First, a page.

I am by all means a Cat person, I've been in love with cats of all sizes since I can remember. My first word was CAT, as a little girl, my first love was a cat named Cheetah. At one point in my 20s my friends referred to me as the Cat Whisperer.
In my household we have two Dogs, and a Foster dog at any given time, our life tends to revolve around the Dog's lives. My cat simply watches from the couch. It's far more interesting to write about the antics of the Canine. I hope you think so too.
I've been bummed out lately, because of a sprained left foot, I haven't been able to take the dogs for our daily walks. We were up to two miles a day, but because my foot got all banged up, walking just one block is very slow and it starts to ache badly. The Doc says it can take up to 6 weeks to heal, that's a long time, and we are feeling it already. It's only been 2 weeks at this point.
So in lieu, I take them to the local dog park. Tucker loves the dog park, Claire not so much. She loves her harness, loves to walk and sniff and see new (or old) stuff in the neighborhood. Tucker would rather run free and be careless. He hates the harness, he will zig zag to get in Claire's and mine way just because he can't be free. But at the same time, if I leave him behind so Claire and I can walk alone, he has a fit and goes crazy. Go figure. I endure this when we do walk, because in the end, it's all good. But at the dog park, Tucker will run like the wind, chasing every other dog who runs, and will play with any dog who shows enthusiasm. Claire likes to sniff around for about 5 or 6 minutes, then will either plop down by my side or walk around to greet the other dog owners. She doesn't do much, and the most common comment I get is "wow, what a mellow dog!" yep, mellow is the perfect word for her. Tucker on the other hand is a barker. He's mostly Terrier, and that's what Terriers do, they bark, that loud, high pitched, yelping bark, that most people can't stand to hear. When he chases other dogs he barks at them, mostly I think its to get them to play. He's a very friendly little guy, just expressive when he plays. Otherwise, he's kinda quiet at home. So, at the Dog park, he's vocal, and wild, either people laugh and say he's high spirited, or they don't say anything and I can see the annoyance on their face ( it's not hard to miss folks)..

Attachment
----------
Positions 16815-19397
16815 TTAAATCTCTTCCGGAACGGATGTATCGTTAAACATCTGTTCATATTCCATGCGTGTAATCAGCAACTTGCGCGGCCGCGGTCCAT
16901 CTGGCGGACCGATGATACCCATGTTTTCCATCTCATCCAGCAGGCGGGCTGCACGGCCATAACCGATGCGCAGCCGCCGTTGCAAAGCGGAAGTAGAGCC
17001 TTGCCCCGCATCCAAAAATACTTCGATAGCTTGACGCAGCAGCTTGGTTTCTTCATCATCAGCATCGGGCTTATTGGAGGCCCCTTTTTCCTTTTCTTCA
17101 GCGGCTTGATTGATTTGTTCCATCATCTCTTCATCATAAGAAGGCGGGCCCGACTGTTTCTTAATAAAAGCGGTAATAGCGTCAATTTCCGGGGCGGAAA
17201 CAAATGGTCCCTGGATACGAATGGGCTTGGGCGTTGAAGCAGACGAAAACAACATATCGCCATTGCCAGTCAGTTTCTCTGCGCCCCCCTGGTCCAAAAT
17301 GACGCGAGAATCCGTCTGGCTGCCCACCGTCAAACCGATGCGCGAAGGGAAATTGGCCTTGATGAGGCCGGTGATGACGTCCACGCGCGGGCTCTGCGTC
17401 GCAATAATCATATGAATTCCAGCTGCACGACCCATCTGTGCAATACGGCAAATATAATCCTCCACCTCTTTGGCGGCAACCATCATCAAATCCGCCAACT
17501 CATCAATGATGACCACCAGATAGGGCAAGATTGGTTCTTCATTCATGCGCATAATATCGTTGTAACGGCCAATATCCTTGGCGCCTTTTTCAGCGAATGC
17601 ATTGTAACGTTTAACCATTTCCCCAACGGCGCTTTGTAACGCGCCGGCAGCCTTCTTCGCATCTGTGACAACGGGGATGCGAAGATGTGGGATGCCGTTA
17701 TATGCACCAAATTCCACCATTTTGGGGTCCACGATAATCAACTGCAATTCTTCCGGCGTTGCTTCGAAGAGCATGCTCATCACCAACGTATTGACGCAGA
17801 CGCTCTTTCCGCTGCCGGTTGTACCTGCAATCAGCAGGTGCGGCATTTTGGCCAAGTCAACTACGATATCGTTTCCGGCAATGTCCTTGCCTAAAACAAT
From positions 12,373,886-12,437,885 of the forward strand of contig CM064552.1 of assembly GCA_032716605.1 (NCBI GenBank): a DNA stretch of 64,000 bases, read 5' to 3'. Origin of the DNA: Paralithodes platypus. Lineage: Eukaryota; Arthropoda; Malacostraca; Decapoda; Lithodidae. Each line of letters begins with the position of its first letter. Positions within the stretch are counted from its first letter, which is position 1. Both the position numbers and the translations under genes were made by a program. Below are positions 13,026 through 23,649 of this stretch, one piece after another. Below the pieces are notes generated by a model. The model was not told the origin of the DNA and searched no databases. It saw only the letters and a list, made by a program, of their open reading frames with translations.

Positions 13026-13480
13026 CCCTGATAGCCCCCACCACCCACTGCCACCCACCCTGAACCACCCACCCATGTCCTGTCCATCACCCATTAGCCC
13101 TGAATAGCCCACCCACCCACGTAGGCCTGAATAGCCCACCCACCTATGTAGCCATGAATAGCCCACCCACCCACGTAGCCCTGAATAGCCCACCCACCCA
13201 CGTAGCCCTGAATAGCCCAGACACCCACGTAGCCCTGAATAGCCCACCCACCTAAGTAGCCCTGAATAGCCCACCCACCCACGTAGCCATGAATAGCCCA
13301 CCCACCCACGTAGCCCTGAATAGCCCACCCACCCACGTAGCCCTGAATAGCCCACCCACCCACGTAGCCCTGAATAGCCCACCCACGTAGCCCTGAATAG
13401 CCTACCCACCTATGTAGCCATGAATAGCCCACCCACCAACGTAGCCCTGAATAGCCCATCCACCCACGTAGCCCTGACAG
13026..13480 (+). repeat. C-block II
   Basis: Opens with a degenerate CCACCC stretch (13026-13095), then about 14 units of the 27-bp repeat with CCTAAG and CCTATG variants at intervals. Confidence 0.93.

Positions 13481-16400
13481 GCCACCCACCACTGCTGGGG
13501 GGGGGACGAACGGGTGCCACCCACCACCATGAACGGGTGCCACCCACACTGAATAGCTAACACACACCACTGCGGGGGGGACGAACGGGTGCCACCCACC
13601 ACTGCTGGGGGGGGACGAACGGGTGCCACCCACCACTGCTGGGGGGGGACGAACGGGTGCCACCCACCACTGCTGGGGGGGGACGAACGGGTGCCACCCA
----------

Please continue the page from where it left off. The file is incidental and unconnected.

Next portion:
There are two kinds of dog parks in my local area. A Park that is separated-by-size, and a park that includes all sizes. We have been to both but prefer the all included, mainly because I have two sized dogs, Claire weighs about 45lbs, Tucker about 16.
Dog parks have their own fascinating culture within themselves. I love it, and am surprised by it too.
When I take my dogs to the separated-by-size dog park, Tucker of course is welcome because he's basically the size of the others, in the small sized dog section. What's nice, is that I don't see the annoyed faces directed at him, because the other owners simply know about Terriers, and the vocalization, the crazy while-at-play look. What's bad, is I get the annoyed faces directed at Claire, because she does not like the big dog section, she doesn't want to interact with them, she'd rather just stay with me. I've gotten comments like "my dog is intimidated by the big dogs" or "your dog is supposed to be with the big ones, this side is for little ones" . Well, OK. I get that. Truth is Claire actually prefers the company of smaller dogs and Tucker will play with any size. It's really surprising how indignant people can be when it comes to separating the sizes.
At the All-sizes-included, both dogs are generally welcomed until Tucker starts in with his barking. I've been told that it riles up the other dogs, that it creates an atmosphere of chaos. Really, I've been told that. One person who said that, immediately left the dog park, because she was fearful Tucker's verbalization would stir up the bigger dogs into fighting. In all this time, I have never seen a dog fight in the park because of one dog's barking. I've never seen it. Tucker has gotten told off by bigger dogs, nothing violent, just a back off warning. Dogs are smart, they don't mess with other dogs who have issued this warning (well, of course in the case of two Alphas, you may have a problem). But over all, they have some sense, Tucker isn't elusive to this sense. It's really surprising how people tend to forget that.